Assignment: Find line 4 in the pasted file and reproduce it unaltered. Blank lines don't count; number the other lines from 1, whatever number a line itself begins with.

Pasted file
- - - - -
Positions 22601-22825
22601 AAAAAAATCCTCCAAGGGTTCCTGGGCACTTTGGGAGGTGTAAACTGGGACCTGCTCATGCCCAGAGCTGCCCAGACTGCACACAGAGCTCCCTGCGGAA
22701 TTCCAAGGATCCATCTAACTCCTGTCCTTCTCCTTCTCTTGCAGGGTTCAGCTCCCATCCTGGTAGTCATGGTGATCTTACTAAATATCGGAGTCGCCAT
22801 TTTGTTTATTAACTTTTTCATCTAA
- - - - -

22801 TTTGTTTATTAACTTTTTCATCTAA